In 2014, the General Assembly backed the Governor’s plan for replacing the state’s outdated and deteriorating maximum-security psychiatric facility at Fulton with a new state-of-the-art mental hospital that will be safer and more conducive to modern treatment. 

“The Office of Administration is incredibly proud of our state employees, project consultants, and contractors for undertaking a project of such magnitude,” Office of Administration Commissioner Doug Nelson said. “We are very pleased with the work we have seen thus far, and look forward to continuing this progress.”

In addition to the ECC Services Building, several portions of the Fulton State Hospital have been completed on time and on budget. Demolition and abatement of several buildings within the west phase was completed in 2016.

New boilers were installed at the Department of Elementary & Secondary Education’s School for the Deaf and the Department of Correction’s Cremer Building (previously serviced by the Fulton State Hospital boiler) after construction of the Guhleman and Hearnes Boiler Plant was completed in June 2016. The Fulton State Hospital project is scheduled to be complete in 2018. The last building to be demolished will be the maximum security Biggs Forensic Center after the patients have moved into the new facility.

Fulton State Hospital, built in 1851, is the oldest state psychiatric hospital west of the Mississippi River. The Biggs and Guhleman Forensic Centers on the campus treat patients with serious mental illness who are committed by Missouri courts for evaluation and treatment related to a crime, or who have seriously assaulted patients or staff in our other state psychiatric hospitals.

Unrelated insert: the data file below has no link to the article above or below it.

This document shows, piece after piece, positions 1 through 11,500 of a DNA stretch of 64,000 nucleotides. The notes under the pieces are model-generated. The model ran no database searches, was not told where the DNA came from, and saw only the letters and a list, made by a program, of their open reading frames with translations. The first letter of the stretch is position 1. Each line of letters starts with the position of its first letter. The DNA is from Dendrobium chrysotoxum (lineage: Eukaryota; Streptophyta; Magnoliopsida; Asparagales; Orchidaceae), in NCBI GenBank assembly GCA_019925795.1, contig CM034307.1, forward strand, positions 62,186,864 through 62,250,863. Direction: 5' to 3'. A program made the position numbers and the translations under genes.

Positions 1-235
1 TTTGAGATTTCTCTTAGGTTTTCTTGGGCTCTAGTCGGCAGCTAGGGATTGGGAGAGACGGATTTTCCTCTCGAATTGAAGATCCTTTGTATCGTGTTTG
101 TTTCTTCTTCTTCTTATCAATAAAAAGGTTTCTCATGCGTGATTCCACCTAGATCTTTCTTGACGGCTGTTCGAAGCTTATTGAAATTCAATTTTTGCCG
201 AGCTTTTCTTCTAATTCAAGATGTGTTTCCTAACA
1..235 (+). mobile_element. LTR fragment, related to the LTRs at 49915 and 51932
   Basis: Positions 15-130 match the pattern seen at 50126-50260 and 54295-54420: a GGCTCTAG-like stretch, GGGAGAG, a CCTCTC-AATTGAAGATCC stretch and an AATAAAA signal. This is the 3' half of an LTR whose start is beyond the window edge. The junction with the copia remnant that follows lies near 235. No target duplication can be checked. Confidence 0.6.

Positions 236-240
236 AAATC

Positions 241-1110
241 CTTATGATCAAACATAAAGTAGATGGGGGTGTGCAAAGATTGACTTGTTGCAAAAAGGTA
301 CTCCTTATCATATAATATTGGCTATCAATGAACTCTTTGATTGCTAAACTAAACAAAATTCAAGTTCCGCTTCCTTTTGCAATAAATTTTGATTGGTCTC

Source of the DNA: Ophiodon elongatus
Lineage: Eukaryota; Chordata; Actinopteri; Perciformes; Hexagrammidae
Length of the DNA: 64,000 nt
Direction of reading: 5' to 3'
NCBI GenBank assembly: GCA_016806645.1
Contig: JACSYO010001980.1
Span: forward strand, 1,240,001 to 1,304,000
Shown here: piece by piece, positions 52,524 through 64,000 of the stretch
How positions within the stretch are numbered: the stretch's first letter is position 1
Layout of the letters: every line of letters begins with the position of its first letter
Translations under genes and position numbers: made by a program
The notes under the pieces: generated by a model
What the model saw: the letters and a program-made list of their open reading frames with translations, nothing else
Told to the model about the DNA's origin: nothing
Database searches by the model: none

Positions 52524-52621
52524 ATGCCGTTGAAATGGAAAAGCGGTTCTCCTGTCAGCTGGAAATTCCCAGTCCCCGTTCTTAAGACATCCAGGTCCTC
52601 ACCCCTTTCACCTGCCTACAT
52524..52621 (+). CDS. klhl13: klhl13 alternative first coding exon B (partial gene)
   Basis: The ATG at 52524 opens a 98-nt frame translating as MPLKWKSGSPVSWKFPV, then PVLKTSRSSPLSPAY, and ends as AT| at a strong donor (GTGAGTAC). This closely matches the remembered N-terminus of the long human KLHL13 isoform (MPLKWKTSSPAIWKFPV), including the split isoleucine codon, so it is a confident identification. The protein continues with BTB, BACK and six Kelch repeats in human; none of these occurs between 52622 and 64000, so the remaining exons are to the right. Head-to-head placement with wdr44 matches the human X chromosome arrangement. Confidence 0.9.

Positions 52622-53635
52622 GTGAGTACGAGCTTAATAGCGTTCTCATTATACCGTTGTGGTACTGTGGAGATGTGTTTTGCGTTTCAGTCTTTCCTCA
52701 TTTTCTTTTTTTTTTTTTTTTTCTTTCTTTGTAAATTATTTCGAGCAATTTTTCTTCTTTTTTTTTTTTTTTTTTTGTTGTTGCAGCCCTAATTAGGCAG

Biggs is the state’s only maximum security psychiatric facility. Since 2007, the facility has taken in more than 1,000 admissions from 99 Missouri counties and the City of St. Louis.

For the latest information on the Fulton State Mental Hospital construction visit www.fultonrebuild.mo.gov.

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Resilience Coalition transitions mental health efforts to the community

[June 23, 2016, JEFFERSON CITY, MO] – The Resilience Coalition celebrated its accomplishments, collaborations and partnerships with community behavioral health providers, school districts and the faith community Thursday, June 23, 2016, at an afternoon event at the Dome Conference Center in St. Louis.    This comes at a time when the Resilience Coalition transitions it mental health efforts to community programs like Alive and Well St. Louis, Bridges to Care and Recovery and the St. Louis City and County System of Care.